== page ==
Wednesday, February 18, 2015

Religion Survey: Islam

Last week I discussed presenting a brief review of world religions, in order to foster respect for the diversity that religious pluralism in the U.S. brings. This is the third article in the series. For an overview of Christianity, please see yesterday’s post. For an overview of Judaism, please see Monday’s post.

It is not possible to convey the depth of a religious belief system in 500 words or less. These posts are intended to be a high-level introduction to the origin, founder (if any), holy book(s), principles, and major holy days or celebrations of each of these faiths. I will also attempt to provide references for deeper study.

Religion: Islam
Note: Islam is the name of the religion, Muslims are the people who practice Islam.

Origin: 
Islam was founded about 610 CE. Muslims believe that when Muhammed was 40, the angel Gabriel appeared to him and commanded him to Recite. His recitations were written down, and became the Quran. (The basic facts were known from the classes and books listed below. Details like dates and ages added from this source.)

Founder:
Muhammed is considered the Prophet of Islam.  He was born in 570 CE. (The basic facts were known from the classes and books listed below. Details like dates and ages added from this source.)

Holy Book(s):
  • The primary holy book is the Quran, or Koran. While translations can be found, practitioners are asked to study it in the original Arabic.
  • The sayings of Muhammed are written down in the sunnah [source]
  • Islam recognizes Jews and Christians as "People of the Book."  The Quran acknowledges Jesus as a prophet, recognizes Mary his mother, and traces the Arab peoples back to Abraham through his son Ishmael.
Principles:

There are five pillars of Islam:
  1. The Testament of faith in one God and in Muhummed as God's prophet (precise wording here).
  2. Pray 5 times a day.
  3. Give to the needy.
  4. Fast during the month of Ramadan, from sun-up to sundown.
  5. Make a pilgrimage (Hajj) to Makka during one's lifetime.
Each of these pillars have specific practices, that may depend on the branch of Islam. The "precise wording here" link includes some details.

Major Holy Days / Celebrations:

Note: Similar to the Jewish calendar, the Islamic calendar is lunar. However, unlike the lunar-solar Jewish calendar, the Islamic Lunar calendar is not adjusted to stay in sync with the solar year. Therefore, the Islamic months move in relation to the commonly accepted Civil Calendar.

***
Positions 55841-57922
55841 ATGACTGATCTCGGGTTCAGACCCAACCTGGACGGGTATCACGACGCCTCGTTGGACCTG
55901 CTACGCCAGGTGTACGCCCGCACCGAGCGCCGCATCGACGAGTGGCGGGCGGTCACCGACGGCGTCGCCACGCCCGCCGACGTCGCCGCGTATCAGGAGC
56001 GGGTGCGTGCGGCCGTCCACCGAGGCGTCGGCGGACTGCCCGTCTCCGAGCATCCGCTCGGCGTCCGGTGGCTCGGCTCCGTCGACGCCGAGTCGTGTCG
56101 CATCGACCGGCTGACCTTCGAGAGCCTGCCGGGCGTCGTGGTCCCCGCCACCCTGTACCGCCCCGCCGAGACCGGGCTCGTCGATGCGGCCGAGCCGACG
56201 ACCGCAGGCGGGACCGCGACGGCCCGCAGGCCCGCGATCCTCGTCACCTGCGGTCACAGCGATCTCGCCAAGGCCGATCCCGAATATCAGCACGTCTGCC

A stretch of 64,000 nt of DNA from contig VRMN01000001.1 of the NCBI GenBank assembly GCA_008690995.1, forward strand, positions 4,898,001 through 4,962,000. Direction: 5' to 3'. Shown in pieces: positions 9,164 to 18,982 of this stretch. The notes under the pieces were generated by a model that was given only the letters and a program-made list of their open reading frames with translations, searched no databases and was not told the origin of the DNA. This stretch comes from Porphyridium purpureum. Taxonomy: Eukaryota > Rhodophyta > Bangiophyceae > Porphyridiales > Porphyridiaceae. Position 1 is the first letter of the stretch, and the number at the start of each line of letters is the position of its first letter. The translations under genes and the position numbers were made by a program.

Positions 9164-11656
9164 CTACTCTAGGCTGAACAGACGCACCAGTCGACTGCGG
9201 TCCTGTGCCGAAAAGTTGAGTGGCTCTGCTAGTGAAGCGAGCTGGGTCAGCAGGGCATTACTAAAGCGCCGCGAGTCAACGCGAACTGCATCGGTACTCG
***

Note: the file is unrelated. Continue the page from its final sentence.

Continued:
• Ramadan, the ninth month of the Islamic calendar, is a month of fasting and atonement.
  • The Hajj is performed in the twelfth month of the Islamic calendar.
(Islamic months from this source.)

Major groupings / divisions of the religion:
After Muhammed's death, Islam was led by Caliphs. Differences in the succession has led to two major branches of Islam (for details):
  • Shiites
  • Sunni 
Conversion:
Islam is a universal religion, open to anyone. Conversion is as simple as declaring the Testament of faith. While simple to do, one should take it seriously.

To learn more (Muslim-centered):
These are some resources that Google pulled up. Feel free to add your own in the comments:
In addition to online resources:
  • Call or visit your local Islamic Center
    • My Religions of the West class made a field trip to the Islamic Center on campus for Friday prayer one week. It was an intriguing experience. I have since learned that different mosques and centers may be designed and operate differently from what I experienced.
    • There may be special events that the public is invited to. Watch for those in your local news, or ask the center when you call.
For a Christian-centered perspective:
I am an American, and most of my readers are based in the United States. I have seen many concerns from Christians that learning even the rudiments of other religions might threaten their faith… and that is one of the reasons I’m even attempting this series.

For those who are not ready to look at things from an Islamic-centered perspective, these two books are Christian-centered overviews:
For a Historical perspective:
These were some of my textbooks from both undergraduate and graduate coursework in history of the Ancient (Western, <sigh>) World.
They are academic books, and not Islam-centered, so they don't generally include the era that Muhammed lived. That said, they provide additional background to the stories in the Bible which may apply to the Quran versions.
From the Religious Studies perspective:
These were textbooks in my undergraduate Religious Studies coursework: